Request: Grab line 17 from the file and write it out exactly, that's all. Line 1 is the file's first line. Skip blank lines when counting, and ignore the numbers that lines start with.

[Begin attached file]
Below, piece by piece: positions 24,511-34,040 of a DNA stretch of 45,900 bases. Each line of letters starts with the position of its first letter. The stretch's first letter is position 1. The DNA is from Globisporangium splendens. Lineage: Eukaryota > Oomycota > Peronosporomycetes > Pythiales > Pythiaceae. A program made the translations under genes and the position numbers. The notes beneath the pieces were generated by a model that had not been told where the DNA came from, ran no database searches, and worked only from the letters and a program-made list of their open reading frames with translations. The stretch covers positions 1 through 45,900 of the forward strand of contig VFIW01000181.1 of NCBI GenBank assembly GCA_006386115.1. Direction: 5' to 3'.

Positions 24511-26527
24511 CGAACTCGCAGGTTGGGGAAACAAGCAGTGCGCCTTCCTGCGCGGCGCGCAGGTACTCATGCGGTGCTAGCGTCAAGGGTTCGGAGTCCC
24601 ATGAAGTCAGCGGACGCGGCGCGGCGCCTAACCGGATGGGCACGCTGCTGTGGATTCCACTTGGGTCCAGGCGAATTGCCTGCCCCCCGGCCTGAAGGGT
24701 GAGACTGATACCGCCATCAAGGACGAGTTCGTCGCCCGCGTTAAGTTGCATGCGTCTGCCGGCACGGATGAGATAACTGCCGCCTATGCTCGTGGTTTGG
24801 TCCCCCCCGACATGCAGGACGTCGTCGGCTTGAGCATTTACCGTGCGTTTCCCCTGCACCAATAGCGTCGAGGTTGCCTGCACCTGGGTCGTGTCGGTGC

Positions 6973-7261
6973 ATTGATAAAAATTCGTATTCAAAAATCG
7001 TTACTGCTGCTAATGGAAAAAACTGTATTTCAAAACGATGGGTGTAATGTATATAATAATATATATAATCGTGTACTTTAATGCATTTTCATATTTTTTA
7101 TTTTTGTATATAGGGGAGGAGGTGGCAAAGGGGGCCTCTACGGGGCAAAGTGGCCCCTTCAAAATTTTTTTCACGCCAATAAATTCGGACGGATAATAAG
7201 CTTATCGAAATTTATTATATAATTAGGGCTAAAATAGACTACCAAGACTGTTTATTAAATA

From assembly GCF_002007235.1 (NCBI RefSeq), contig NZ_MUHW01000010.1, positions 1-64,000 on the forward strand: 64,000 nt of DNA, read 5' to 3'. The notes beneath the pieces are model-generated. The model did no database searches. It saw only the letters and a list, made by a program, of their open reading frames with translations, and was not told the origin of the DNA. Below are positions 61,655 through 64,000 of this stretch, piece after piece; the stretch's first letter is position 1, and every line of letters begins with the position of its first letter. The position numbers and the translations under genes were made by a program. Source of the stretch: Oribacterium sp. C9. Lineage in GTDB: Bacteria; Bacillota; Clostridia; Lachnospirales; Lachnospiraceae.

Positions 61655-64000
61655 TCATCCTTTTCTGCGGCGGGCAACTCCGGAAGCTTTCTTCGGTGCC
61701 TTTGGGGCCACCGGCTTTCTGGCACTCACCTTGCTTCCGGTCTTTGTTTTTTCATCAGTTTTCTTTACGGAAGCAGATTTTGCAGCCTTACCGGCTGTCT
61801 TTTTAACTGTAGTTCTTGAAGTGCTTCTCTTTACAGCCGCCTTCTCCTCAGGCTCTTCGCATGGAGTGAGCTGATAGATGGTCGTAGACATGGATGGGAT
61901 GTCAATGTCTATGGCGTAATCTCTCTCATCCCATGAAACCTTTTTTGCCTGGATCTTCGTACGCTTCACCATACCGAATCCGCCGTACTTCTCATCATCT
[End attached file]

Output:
61901 GTCAATGTCTATGGCGTAATCTCTCTCATCCCATGAAACCTTTTTTGCCTGGATCTTCGTACGCTTCACCATACCGAATCCGCCGTACTTCTCATCATCT